11. Identify the difference between a correct exposure and the “right” exposure
  12. Demonstrate how to capture, download, file and manage digital images
  13. Utilize Adobe Photoshop to complete assigned projects that will include the following skills (download and setup files for projects, use basic tools, size files, use layers, use edit and selection techniques, retouch images, manipulate type tools, and prepare files for final output to web, basic printing, or professional usage)
  14. Recognize basic concepts of photographic composition and good design layout

Course Content

  • Mechanical and creative functions of the Digital camera
  • Metering system of the digital camera
  • AWB and use of white balance
  • ISO and relationship to exposure and image quality
  • Using shutter speeds and apertures for regulating light and as creative tools
  • Basic camera metering system
  • Using file size and file type for professional results
  • Downloading images and filing systems
  • Learning the basic creative features of Adobe Photoshop to include: sizing images for specific needs, use of retouching, editing, type and adjustment tools for various projects
  • Introduction to composition and design layout concepts
  • Histograms to understand exposure levels and correction in camera and Photoshop
  • Metering with the 18% grey card utilizing window light to create a virtual studio

Additionally, from the eight courses above, you may substitute the following three Digital Media courses for any of the UCF recommended courses shown below:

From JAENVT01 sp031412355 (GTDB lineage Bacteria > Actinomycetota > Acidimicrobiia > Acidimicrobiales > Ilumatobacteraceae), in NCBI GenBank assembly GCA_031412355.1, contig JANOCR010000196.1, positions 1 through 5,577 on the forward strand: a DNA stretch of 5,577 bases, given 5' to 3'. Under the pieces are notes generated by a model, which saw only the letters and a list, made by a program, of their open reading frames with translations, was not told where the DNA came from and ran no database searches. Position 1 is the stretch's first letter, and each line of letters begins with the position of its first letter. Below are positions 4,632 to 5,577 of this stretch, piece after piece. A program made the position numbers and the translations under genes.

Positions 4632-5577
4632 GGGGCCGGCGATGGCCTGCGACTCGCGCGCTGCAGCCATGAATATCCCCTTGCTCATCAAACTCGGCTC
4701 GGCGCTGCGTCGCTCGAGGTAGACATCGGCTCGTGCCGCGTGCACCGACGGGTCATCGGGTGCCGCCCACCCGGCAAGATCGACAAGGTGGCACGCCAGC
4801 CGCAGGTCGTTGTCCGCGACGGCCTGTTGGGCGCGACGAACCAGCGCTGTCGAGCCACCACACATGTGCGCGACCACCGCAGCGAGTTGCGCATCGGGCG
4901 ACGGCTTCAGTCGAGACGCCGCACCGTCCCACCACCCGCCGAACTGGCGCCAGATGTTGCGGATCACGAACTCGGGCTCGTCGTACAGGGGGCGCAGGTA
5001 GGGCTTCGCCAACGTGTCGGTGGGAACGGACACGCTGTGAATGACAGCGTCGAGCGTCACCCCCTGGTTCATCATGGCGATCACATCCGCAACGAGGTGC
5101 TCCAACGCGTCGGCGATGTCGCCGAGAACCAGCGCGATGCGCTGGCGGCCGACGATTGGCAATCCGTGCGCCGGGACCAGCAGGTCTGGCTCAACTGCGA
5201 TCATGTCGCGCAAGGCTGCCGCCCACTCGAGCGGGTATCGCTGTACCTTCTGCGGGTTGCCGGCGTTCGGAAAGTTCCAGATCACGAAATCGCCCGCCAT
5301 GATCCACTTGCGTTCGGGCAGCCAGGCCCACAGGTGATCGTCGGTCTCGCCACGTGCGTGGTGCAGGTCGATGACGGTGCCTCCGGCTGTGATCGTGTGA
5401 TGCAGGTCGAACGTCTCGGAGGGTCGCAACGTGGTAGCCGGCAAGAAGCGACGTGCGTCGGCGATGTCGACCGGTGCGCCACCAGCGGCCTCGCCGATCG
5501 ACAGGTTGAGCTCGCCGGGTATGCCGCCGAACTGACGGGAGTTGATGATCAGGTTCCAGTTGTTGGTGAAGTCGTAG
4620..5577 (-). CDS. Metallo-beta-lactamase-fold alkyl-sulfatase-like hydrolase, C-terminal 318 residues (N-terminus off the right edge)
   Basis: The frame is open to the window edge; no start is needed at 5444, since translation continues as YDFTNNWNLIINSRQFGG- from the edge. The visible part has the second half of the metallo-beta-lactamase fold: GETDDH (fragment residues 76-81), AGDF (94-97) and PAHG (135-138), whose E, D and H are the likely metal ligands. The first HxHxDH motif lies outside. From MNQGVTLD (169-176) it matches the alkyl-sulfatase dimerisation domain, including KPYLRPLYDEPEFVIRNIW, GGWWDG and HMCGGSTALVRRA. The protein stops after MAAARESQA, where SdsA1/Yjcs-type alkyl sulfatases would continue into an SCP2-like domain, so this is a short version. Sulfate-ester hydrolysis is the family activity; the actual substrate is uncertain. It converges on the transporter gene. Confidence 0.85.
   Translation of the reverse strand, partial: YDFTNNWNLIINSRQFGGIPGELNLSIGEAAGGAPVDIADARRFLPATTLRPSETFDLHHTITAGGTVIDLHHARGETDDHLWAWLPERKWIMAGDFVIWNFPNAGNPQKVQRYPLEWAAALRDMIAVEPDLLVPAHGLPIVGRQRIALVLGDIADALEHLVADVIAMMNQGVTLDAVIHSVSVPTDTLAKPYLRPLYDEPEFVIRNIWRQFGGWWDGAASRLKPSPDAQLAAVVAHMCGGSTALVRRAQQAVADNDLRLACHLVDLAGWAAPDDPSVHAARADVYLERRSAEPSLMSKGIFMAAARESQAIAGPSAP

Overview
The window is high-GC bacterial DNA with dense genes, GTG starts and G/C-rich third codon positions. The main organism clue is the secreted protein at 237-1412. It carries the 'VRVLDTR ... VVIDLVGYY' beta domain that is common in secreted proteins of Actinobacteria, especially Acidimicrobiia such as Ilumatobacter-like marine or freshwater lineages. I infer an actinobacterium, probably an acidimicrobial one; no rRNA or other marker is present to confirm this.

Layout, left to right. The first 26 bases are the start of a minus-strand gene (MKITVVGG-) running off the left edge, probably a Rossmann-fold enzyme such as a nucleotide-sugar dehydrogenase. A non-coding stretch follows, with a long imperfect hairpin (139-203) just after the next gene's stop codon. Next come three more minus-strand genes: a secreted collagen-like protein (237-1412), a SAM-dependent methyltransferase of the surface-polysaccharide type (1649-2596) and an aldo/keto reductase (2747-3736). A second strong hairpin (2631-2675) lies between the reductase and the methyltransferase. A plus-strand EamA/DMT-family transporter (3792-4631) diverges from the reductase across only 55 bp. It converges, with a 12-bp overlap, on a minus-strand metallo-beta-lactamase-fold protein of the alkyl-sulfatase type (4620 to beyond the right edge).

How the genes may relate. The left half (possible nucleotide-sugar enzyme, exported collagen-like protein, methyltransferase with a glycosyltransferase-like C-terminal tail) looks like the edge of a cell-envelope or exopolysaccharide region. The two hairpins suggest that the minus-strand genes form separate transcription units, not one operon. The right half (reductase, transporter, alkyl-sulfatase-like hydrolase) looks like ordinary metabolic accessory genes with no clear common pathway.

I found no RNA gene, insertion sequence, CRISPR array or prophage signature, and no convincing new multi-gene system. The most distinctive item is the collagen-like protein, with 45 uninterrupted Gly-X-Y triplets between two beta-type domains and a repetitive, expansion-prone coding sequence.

DIGITAL MEDIA COURSES
  1. CGS 2820C Web Development Fundamentals
  2. GRA 2120C Page Layout and Design
  3. PGY 2801C Digital Photography I
UCF RECOMMENDED OPTIONS
  • ARH 1050 – Intro to Art History I (equivalent to UCF’s ARH 2050)
  • ARH 1051 – Intro Art History II (equivalent to UCF’s ARH 2051)
  • GRA 2156C – Digital Illustration (equivalent to UCF’s GRA 2101C)
  • ART 1201C – Design I (equivalent to UCF’s ART 2201C)
  • ART 1203C – Design II (equivalent to UCF’s ART 2203C)
  • ART 1300C – Drawing and Composition I (equivalent to UCF’s ART 2300C)
  • ART 1301C – Drawing and Composition II (equivalent to UCF’s ART 2301C)
  • ART 2330C – Figure Drawing I (equivalent to UCF’s ART 2301C)

AS Degree for Entry Level Jobs in Digital Media

A two-year AS degree in Digital Media prepares you for immediate employment upon graduation for entry-level media positions. Many students seeking jobs after graduation prefer this degree option. However, a growing number of jobs are requiring a bachelor’s degree (four-year degree) for entry and mid-level positions. So, if you have earned an AS degree or enrolled in the AS degree program but wish to transition to a four-year degree program, we have three options:

Option 1: Complete AA with Digital Media Electives

If you are in your first year as a student of Polk State and wish to transfer to a four-year institution after finishing your two-year degree, we recommend you enroll in the AA degree program (rather than an AS degree) and choose digital media courses for your eight (8) elective options (as recommended above). While it is possible to transfer the AS degree to a four-year university, the AA degree offers a streamlined approach.